With drought warnings and water restrictions popping up across the United States, it definitely makes sense to irrigate your garden wisely. Follow these tips for water-wise gardening and be kind to your environment, community and wallet!
1. Water Early
The best time to irrigate the garden is in the early hours of the day. The weather tends to be cooler then, and the water evaporation risk is lower. Your plants also have the entire day to dry out, which helps reduce fungal diseases too. The second best time to water is later in the day, when the sun is lower in the sky. The worst time is around noon, particularly on a hot, sunny day.
2. Water Right
Consider using soaker hoses or a drip irrigation system to direct the water to the plants’ roots, where it is needed. If you must use an overhead watering system, like a sprinkler, irrigate early in the morning so the plants can dry during the day. You can set containers up to a drip system, which are run on a timer. But keep an eye on timers. You don’t want to be watering accidentally during a rain storm.
3. Harvest Rainwater
Rain barrels save an amazing amount of water when hooked up properly to your house gutter. Just one inch of rain on a 1,000-square-foot roof can lead to approximately 600 gallons of harvestable rainwater, according to Fiskars website. The best part is the water is FREE, and you’re preventing this precious resource from being wasted. Around here, we have two rain barrels collecting every drop.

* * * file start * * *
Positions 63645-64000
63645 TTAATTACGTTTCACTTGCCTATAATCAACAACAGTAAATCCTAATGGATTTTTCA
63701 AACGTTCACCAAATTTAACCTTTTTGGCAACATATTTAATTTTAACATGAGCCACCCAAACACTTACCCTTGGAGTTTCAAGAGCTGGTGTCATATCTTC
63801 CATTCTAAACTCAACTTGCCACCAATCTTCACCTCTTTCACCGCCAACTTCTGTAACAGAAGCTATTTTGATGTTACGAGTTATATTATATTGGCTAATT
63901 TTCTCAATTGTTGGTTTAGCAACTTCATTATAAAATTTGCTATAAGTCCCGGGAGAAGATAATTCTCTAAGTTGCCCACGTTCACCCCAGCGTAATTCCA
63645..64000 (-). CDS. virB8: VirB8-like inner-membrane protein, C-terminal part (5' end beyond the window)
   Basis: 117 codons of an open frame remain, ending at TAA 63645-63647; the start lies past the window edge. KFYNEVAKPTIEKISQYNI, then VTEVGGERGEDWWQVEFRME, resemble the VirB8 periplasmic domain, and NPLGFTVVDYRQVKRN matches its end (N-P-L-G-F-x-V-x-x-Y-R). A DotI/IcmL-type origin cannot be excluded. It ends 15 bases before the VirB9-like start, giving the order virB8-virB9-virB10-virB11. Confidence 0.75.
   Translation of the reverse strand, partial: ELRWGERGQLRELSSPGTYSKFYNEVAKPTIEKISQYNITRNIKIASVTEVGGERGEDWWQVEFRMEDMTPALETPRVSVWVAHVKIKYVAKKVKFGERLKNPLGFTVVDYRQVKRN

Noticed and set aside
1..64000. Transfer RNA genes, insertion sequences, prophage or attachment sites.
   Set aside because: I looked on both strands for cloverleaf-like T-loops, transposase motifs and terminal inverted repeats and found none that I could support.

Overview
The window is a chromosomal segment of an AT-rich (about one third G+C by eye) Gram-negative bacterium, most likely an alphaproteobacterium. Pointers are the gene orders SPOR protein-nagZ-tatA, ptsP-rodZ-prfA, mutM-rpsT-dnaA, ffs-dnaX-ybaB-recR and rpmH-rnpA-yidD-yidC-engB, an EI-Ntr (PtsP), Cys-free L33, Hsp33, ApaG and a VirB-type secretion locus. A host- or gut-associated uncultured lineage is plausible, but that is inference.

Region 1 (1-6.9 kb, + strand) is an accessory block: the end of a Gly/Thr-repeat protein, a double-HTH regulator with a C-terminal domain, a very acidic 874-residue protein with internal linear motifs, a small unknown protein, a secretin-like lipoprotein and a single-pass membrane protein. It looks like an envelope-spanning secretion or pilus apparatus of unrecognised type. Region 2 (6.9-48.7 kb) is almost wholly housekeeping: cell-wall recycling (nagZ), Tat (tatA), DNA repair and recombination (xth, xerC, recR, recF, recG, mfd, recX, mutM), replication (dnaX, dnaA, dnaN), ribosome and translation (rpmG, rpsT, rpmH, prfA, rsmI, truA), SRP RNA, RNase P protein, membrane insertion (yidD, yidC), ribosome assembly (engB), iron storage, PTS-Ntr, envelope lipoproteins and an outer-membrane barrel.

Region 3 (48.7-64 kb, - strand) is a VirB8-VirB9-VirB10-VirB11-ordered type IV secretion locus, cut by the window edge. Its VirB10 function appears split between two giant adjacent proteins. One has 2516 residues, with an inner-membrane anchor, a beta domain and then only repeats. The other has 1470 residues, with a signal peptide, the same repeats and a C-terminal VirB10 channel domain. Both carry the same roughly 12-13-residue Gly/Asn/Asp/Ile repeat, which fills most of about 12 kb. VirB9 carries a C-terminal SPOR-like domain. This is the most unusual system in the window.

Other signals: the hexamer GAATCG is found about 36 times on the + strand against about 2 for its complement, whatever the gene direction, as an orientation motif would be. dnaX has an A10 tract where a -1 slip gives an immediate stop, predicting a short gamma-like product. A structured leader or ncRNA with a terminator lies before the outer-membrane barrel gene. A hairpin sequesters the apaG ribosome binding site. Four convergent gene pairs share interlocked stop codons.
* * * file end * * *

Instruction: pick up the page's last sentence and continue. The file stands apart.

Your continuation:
One of the best ways to save water in the garden is to mulch your beds with a couple inches of fine wood chips or compost. Mulching also reduces weeds, adds organic materials to the soil over time and helps mitigate plant diseases. Always keep mulch a few inches from your plant stems to prevent root rot or pest damage. Buying mulch in bulk, versus via bags, will save you money.
5. Drought-Tolerant Plants
You’d be surprised how many plants can survive with less water when you irrigate a mulched garden correctly. Many of the Mediterranean herbs, such as rosemary, thyme and sage, are drought-tolerant and delicious. Succulents are another excellent water-wise choice, and some do well in colder climates, such as Hens and Chicks. Keep in mind, however, that even drought-tolerant plants need regular water when they are getting established.
6. Ditch The Lawn
Often that lush, green turf in the front yard is the No. 1 area in your garden demanding water. Grass also requires a lot of nitrogen-rich fertilization; not to mention, hours of mowing and edging each week. So, why not consider removing that high-maintenance grass and replacing it with visually interesting, low-water grasses, ground covers, perennials or shrubs? There are lots of good drought-tolerant options for replacements.